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Tips for defensive asylum cases

On Behalf of | Jul 2, 2024 | Immigration And Naturalization

Unlike affirmative asylum, where the hopeful immigrant takes a proactive approach through the U.S. Citizenship and Immigration Services (USCIS), “defensive” asylum is a direct response to the threat of deportation. 

Typically, this means going up against a daunting and complex process before an immigration judge, with the USCIS acting as your adversary in the case. If you lose your case, you will likely face deportation, so it’s important to position yourself carefully. 

1. Be ready to make an explanation

After you receive a Notice to Appear (NTA), you will be given a calendar date for a Master Calendar hearing. During this initial court appearance, you will hear the charges against you. 

The judge will ask you questions to determine the basic facts of your case, including why you are afraid to return to your homeland. Give the judge a concise, clear explanation – along with any explanation of why you believe that you should be permitted to stay in the United States.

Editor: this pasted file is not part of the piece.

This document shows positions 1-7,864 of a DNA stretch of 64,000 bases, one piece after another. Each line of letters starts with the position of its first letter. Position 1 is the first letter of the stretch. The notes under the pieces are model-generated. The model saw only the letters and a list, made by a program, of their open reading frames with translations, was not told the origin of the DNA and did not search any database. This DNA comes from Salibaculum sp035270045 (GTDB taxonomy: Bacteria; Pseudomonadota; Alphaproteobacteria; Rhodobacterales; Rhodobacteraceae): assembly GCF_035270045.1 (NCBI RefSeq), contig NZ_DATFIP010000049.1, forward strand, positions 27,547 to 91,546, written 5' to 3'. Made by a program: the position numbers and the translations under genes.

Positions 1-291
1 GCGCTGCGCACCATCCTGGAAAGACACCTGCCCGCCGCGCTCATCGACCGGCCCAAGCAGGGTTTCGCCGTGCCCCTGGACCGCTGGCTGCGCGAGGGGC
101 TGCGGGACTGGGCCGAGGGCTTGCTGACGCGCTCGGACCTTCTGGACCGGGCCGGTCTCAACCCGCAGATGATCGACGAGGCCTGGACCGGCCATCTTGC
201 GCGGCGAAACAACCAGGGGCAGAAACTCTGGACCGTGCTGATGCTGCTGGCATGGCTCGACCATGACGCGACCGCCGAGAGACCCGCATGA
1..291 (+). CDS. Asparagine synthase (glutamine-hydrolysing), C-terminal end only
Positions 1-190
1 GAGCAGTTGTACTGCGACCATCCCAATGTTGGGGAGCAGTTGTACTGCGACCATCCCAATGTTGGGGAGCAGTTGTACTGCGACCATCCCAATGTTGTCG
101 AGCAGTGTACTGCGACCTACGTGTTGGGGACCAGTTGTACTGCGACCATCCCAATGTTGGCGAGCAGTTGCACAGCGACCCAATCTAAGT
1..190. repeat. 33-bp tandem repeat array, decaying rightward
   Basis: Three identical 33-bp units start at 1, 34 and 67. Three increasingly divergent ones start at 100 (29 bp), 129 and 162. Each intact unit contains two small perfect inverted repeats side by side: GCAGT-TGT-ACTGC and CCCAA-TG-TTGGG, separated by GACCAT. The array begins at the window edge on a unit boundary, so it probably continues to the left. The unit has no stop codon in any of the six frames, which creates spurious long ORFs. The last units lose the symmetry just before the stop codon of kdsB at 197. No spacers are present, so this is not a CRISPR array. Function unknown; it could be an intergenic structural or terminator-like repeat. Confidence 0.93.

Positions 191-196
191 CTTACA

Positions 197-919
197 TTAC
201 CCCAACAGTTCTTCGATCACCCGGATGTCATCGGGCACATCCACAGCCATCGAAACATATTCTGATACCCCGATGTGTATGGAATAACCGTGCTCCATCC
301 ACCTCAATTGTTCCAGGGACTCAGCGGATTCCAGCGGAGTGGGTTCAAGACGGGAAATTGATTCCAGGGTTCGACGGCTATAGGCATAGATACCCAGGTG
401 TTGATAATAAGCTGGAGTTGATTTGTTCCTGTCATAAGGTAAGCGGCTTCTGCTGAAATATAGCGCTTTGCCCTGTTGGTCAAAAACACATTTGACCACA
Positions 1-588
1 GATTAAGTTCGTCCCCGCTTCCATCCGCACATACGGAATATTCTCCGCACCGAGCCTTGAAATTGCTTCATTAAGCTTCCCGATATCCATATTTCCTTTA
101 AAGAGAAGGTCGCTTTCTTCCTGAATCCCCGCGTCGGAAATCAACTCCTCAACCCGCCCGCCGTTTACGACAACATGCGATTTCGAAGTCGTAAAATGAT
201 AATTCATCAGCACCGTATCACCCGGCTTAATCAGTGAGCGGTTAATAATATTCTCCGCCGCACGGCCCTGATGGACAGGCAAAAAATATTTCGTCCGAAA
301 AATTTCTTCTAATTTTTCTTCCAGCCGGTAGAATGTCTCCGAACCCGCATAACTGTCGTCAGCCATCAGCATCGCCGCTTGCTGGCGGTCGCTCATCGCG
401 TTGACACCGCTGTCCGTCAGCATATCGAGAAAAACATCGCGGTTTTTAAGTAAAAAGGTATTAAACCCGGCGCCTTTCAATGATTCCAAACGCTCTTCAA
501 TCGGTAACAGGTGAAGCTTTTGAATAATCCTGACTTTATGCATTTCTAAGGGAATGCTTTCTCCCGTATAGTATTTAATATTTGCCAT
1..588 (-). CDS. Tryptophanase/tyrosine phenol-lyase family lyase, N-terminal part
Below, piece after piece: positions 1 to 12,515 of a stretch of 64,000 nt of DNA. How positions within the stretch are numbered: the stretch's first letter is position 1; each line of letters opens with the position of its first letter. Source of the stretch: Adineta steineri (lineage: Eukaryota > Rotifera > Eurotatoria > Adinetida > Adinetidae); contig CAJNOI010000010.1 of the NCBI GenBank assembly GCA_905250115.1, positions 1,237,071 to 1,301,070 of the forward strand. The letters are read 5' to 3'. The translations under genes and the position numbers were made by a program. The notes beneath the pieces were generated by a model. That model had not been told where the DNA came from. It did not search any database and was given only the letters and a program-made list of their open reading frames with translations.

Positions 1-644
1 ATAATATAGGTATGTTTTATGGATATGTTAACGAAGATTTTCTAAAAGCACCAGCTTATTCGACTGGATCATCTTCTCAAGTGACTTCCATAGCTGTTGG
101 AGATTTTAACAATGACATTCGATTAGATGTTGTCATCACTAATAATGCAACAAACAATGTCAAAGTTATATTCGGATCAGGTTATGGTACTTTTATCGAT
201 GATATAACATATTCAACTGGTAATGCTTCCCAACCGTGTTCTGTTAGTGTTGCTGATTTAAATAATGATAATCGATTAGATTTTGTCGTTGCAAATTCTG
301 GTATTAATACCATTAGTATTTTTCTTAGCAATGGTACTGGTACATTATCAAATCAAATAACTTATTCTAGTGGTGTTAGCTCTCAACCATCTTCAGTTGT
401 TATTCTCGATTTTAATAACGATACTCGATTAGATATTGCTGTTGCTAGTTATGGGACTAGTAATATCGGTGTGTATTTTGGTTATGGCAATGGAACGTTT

2. Gather your documentation

You will eventually have a “Merits” hearing, which is when you will be able to fully present your case – and when the USCIS will present theirs against you. Before you reach this point, gather as much evidence in support of your goal as possible. This can include:

  • Thinking through your personal testimony regarding your fears of persecution
  • Putting together evidence of past persecution or threats that you’ve faced
  • Looking for witnesses who can support your position
  • Tracking news or government reports that speak to the conditions in your homeland and your fears

Ultimately, this process can be very stressful and complicated, but consistency and credibility are key. During the time between when you receive the NTA and your initial hearing, it is wisest to seek legal guidance so that you can adequately prepare your defense. An effective asylum strategy takes time to develop.